Candler Park mainstay Gato—home to numerous pop-ups-turned-restaurants—is closing next month. Owner Nicholas Stinson is moving his family to Santa Fe, New Mexico, where he’ll work on his sci-fi novel and pursue a new restaurant concept. Jacob Armando and Eric Brooks, founders of Gigi’s Italian Kitchen, will take over the lease, turning Gigi’s from a thrice-weekly pop-up into its own restaurant.
“The space is transforming; it’s ready for its next phase of growth,” Stinson says. “It’s been almost a continually operating restaurant since 1970.”
Brooks and Armando launched Gigi’s as an Italian-American concept in 2019 with occasional pop-ups at Kimball House, Boggs Social & Supply, and Little Bear. In August 2021, the pair moved to a regular cadence, and now serve at Gato every Sunday, Monday, and Tuesday evening. They offer a concise menu with signature items like Caesar salad, beef carpaccio, and veal parmigiana.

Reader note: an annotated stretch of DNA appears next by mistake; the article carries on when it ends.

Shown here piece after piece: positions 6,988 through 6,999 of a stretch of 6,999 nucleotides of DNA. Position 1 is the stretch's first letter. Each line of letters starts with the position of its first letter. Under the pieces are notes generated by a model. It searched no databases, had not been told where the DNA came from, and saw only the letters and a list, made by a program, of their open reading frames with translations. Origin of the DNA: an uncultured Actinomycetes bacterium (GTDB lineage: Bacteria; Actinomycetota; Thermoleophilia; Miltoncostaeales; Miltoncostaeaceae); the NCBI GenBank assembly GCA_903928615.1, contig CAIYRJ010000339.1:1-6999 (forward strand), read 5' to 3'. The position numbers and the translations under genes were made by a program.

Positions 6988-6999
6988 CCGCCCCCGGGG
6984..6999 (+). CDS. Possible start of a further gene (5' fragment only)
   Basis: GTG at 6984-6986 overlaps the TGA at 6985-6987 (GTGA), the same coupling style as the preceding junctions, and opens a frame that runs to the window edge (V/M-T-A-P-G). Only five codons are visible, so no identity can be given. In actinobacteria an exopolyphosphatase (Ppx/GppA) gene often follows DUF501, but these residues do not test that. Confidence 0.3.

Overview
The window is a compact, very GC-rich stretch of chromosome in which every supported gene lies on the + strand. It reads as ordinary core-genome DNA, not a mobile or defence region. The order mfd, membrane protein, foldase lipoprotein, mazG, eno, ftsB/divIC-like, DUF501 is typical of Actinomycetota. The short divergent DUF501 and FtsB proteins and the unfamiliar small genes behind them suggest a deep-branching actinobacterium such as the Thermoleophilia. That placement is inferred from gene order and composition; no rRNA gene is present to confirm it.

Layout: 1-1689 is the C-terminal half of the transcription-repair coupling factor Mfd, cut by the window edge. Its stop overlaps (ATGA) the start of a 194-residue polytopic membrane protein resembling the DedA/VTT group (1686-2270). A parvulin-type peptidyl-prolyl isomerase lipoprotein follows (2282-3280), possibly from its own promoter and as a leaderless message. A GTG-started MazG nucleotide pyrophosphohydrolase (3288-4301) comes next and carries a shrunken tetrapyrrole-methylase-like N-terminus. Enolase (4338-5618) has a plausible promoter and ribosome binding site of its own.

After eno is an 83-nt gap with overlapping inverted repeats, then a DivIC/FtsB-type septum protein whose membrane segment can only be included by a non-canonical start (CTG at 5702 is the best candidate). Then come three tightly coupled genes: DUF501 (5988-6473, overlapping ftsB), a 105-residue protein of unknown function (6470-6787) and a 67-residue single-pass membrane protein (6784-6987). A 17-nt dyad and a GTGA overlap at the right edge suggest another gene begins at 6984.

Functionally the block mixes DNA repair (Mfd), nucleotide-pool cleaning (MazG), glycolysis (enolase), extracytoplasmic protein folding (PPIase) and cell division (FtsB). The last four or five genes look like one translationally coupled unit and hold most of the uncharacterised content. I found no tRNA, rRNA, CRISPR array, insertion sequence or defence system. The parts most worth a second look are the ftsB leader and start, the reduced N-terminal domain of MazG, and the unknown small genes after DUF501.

Gigi’s last day of pop-up service is July 12. After that, the team will take a few weeks off, while the space undergoes minor renovations. Armando says a grand reopening is planned for the first week in August.
“We want to focus on being a part of old Atlanta,” he says. “That’s what was so interesting to us about this space. It almost feels lost in time.”
When it reopens, Gigi’s will have a new sign, maroon curtains, and a new coat of paint. The black-and-white checkered floor tiles will remain, as will the red-and-white tablecloths and signed celebrity photos on the walls.
“It’s truly one of the most unique spaces in Atlanta, and we feel very honored that we get to carry it on,” Brooks says.
The menu won’t change much either. Expect red sauce-style dishes and an expanded beverage selection. There will be more amaro and wine and the introduction of carafes.
Since Gigi’s will remain closed on Wednesdays and Thursdays, it will continue to welcome pop-ups to the space. Mighty Hans, which currently serves Vietnamese breakfast on Saturdays at Gato, will shift to a once-weekly dinner service at Gigi’s.
Gato served as a launch point for many local chefs, including Jarrett Stieber (Eat Me Speak Me, Little Bear) and Parnass Savang (Talat Market).
“We like the idea of continuing the pop-up culture here,” Brooks says. “We’d like to keep that spirit alive, as it’s a huge part of Gato’s history.”
Stinson will take on a consulting role for Gigi’s and can help advise on the pop-up business model. “They will continue that tradition of being an incubator,” he says.